39 Commonwealth

39 Commonwealth (2014)

39 Commonwealth (2014)

Lot 26' x 124.5' (3,237 sf)

Lot 26′ x 124.5′ (3,237 sf)

39 Commonwealth is located on the north side of Commonwealth, between Berkeley and Clarendon, with 37 Commonwealth to the east and 41 Commonwealth to the west.

39 Commonwealth was designed by architect Nathaniel J. Bradlee and built ca. 1872, one of three contiguous houses built ca. 1872-1873 (35-37-39 Commonwealth) and one of ten contiguous houses (29-31-33-35-37-39-41-43-45-47 Commonwealth) built in the same design between 1863 and 1873.

39 Commonwealth was built as the home of Isaac Danforth Farnsworth, treasurer of the Boston Wharf Company. He was unmarried and previously had lived at the Revere House hotel.

Isaac Farnsworth purchased the land for 39 Commonwealth, with a 26 foot frontage, on July 1, 1871, from Samuel H. Walley. It was part of a 28 foot lot which had originally been purchased from the Commonwealth by Freeman Allen on October 31, 1860. Samuel Walley sold the remaining 2 feet of the lot to Elisha Atkins for 37 Commonwealth.

Click here for an index to the deeds for 39 Commonwealth.

By 1880, Isaac Farnsworth had been joined at 39 Commonwealth by Mrs. Caroline Willard (Pierce) Ryan, who served as his housekeeper.  She was the former wife of Edward George Ryan, a Milwaukee attorney and Chief Justice of the Wisconsin Supreme Court.  Their daughters, Agnes Ryan and Caroline Willard Ryan, lived with her at 39 Commonwealth.  Caroline Ryan married in June of 1884 to Joseph Leland Keith, publisher of the New England Farmer newspaper; after their marriage, they lived in Grafton, Massachusetts.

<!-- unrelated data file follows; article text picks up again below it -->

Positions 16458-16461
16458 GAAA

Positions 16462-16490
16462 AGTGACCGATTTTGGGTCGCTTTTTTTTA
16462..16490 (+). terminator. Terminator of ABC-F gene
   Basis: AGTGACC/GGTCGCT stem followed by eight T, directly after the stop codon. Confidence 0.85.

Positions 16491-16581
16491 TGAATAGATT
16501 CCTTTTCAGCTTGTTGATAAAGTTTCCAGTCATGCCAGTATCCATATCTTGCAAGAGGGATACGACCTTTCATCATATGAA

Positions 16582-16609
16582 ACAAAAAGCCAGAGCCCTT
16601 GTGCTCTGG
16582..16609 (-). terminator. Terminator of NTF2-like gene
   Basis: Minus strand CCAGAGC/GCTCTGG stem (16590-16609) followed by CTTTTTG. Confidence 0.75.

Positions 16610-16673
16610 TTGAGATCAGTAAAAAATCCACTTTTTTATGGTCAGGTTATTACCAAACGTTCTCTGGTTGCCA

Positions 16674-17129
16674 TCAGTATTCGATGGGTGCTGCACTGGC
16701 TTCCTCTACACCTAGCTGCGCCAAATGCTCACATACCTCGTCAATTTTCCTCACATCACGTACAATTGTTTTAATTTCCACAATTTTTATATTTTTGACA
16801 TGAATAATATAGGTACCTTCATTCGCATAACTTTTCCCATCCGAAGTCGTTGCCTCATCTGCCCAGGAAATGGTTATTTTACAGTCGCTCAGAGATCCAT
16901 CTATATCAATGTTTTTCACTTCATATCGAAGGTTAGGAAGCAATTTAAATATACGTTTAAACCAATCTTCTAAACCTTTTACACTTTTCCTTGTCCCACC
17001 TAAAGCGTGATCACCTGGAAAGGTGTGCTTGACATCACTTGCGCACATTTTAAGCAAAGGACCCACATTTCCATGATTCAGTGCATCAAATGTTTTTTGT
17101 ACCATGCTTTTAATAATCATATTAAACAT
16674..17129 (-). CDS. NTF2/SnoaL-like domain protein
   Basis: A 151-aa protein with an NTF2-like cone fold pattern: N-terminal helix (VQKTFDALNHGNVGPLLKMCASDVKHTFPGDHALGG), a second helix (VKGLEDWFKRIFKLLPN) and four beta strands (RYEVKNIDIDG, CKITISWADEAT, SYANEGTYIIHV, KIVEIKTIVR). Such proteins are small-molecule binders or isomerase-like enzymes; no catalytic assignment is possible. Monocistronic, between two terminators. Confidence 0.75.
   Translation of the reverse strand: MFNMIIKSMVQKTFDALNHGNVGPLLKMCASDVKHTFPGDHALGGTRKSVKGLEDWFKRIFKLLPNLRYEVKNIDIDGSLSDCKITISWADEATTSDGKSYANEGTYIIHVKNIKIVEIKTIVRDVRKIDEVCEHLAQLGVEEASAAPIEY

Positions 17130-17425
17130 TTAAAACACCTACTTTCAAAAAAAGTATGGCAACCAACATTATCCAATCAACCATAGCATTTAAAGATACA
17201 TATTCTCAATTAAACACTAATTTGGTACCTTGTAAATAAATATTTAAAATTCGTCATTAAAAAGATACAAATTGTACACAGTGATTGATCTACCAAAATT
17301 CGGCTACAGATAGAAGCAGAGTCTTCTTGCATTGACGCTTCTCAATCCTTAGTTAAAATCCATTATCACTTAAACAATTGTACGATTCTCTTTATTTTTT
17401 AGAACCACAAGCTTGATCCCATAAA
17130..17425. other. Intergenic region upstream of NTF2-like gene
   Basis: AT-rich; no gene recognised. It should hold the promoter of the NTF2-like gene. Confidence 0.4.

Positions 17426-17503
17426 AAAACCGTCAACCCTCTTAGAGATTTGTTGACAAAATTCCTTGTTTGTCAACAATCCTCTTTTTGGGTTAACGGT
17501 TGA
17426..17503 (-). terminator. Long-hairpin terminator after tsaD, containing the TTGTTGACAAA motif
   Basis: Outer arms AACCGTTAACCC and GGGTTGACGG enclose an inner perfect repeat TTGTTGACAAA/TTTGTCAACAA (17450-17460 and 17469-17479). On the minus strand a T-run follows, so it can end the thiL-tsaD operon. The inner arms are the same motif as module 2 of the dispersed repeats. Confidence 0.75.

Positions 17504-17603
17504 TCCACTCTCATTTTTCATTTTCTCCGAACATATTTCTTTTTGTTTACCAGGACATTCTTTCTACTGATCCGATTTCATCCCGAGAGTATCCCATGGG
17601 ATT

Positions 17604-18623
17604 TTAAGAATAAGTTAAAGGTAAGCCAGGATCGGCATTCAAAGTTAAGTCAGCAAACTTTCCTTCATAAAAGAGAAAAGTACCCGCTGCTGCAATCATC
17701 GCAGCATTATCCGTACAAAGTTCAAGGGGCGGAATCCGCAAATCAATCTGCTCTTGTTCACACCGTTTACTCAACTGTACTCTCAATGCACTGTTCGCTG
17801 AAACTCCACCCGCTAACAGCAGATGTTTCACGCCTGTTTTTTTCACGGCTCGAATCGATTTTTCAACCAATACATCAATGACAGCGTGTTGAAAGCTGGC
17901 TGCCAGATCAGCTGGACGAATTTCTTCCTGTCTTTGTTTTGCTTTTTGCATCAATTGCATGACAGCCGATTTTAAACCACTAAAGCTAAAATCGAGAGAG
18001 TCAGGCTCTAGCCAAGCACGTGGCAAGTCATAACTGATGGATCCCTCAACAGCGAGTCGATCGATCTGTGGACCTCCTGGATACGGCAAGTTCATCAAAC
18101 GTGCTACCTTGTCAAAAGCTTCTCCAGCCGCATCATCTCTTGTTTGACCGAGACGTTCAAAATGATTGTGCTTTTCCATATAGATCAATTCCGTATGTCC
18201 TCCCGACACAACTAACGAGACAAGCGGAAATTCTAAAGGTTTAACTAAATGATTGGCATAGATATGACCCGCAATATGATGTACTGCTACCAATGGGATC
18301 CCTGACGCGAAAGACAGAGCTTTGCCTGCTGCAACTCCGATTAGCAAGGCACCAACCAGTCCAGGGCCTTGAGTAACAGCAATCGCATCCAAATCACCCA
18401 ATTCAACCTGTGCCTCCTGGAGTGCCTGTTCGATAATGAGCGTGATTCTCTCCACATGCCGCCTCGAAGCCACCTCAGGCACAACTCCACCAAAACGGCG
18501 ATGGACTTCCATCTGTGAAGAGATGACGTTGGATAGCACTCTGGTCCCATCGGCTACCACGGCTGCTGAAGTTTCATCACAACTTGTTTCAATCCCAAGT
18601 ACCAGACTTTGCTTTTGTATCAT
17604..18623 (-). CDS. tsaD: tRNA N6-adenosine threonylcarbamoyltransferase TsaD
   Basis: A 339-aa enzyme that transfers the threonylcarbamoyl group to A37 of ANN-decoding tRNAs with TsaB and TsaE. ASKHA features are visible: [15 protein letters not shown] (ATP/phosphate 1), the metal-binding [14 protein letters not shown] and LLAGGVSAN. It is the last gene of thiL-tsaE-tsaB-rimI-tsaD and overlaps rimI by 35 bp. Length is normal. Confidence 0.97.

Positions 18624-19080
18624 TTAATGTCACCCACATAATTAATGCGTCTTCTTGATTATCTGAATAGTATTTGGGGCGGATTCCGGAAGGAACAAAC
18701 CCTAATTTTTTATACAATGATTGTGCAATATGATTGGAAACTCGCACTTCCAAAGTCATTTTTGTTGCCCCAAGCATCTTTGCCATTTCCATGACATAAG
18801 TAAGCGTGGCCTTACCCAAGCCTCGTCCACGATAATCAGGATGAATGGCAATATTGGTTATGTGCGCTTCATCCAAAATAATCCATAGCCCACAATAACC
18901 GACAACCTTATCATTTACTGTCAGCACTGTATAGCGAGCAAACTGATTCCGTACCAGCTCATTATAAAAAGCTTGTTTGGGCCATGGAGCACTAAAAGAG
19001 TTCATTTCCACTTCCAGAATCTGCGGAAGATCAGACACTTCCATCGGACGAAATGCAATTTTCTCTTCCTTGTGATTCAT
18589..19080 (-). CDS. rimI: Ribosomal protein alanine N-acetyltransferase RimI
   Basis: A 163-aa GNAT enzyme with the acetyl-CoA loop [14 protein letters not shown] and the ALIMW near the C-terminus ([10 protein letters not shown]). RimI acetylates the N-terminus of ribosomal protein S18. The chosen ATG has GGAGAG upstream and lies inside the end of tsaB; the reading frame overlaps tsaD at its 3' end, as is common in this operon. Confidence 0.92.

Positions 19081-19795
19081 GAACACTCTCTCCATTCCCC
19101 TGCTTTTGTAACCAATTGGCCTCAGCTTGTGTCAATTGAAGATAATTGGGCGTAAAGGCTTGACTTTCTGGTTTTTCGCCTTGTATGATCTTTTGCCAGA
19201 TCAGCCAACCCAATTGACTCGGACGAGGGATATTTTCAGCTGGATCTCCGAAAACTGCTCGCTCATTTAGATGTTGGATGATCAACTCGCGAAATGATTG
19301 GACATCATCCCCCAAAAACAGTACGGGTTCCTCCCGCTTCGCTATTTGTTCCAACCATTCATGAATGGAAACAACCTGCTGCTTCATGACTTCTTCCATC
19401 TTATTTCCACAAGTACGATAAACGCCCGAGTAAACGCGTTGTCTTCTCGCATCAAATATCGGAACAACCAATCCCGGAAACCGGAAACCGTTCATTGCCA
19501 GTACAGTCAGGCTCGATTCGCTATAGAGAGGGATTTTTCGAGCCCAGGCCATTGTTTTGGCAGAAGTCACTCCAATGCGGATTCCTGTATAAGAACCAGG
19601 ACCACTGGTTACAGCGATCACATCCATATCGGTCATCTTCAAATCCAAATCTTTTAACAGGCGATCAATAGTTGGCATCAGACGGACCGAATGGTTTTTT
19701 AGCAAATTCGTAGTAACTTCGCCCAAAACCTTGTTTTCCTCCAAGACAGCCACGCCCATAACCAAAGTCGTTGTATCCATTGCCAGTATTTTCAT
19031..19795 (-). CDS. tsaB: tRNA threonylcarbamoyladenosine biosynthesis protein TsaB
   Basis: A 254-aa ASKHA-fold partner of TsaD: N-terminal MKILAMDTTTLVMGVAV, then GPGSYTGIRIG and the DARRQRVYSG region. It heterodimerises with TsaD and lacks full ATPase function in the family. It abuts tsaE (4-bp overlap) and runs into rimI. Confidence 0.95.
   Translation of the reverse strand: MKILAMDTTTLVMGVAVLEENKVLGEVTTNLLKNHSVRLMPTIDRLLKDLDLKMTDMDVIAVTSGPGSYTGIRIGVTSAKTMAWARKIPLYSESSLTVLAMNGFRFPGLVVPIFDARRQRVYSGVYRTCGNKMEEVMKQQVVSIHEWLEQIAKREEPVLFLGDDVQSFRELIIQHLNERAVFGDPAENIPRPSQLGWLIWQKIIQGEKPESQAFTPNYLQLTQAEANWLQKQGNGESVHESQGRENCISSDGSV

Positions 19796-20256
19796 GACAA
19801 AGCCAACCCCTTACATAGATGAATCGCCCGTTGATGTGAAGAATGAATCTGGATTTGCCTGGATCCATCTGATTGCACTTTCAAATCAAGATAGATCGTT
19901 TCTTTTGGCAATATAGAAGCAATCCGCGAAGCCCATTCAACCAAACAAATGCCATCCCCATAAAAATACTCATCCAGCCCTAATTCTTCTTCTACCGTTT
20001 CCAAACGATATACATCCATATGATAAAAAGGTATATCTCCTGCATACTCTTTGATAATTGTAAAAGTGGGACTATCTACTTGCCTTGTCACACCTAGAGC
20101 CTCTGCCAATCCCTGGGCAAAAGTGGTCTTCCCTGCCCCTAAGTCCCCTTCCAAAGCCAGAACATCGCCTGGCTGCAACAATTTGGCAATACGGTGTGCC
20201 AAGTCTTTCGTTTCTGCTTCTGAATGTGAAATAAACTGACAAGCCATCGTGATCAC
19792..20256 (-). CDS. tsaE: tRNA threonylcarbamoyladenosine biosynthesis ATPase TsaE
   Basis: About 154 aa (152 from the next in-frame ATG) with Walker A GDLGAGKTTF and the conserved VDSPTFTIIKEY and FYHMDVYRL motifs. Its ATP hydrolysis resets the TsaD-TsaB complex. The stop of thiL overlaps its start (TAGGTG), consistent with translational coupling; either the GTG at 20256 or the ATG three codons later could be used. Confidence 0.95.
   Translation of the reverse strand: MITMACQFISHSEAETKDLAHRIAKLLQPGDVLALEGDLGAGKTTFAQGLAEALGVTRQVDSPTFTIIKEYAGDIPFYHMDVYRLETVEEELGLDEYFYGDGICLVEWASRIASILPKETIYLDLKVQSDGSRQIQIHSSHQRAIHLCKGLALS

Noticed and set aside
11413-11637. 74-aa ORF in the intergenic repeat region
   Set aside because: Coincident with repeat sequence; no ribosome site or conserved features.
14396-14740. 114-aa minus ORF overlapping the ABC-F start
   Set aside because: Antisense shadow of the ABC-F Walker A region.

Isaac Farnsworth continued to live at 39 Commonwealth until his death in January of 1886. In his will, he named Agnes Ryan as his residual legatee.

Caroline (Pierce) Ryan and Agnes Ryan continued to live at 39 Commonwealth during the 1886-1887 winter season,  but moved soon thereafter to the Hotel Victoria at 273 Dartmouth.

37-41 Commonwealth (2013)

37-41 Commonwealth (2013)

In 1887, 39 Commonwealth became the home of Henry Mason and his wife, Helen (Palmer) Mason, who rented the property until March 1, 1888, when he purchased it from the estate of Isaac Farnsworth. The Masons had lived at 116 Commonwealth during the 1886-1887 winter season and in Brookline before that.

Henry Mason was a founder and partner in Mason & Hamlin, manufacturers of organs and pianos.

He died in May of 1890. Helen Mason continued to live at 39 Commonwealth until about 1899, but had moved to 39 Newbury by 1900.

On May 8, 1899, 39 Commonwealth was purchased from the estate of Henry Mason by cotton manufacturer and merchant George Dexter. He and his wife, Sarah Rogers (Endicott) Dexter, made it their home. They previously had lived in the Longwood district of Brookline. They also maintained a home in Prides Crossing.

The Dexters’ son, William Endicott Dexter, a lawyer, lived with them until his marriage in April of 1904 to Mary Elizabeth Lindsay.  After their marriage, they moved to 18 Marlborough.

George Dexter died in July of 1910. Sarah Dexter continued to live at 39 Commonwealth until her death in January of 1916.

39 Commonwealth (ca. 1942), photograph by Bainbridge Bunting, courtesy of the Boston Athenaeum

39 Commonwealth (ca. 1942), photograph by Bainbridge Bunting, courtesy of the Boston Athenaeum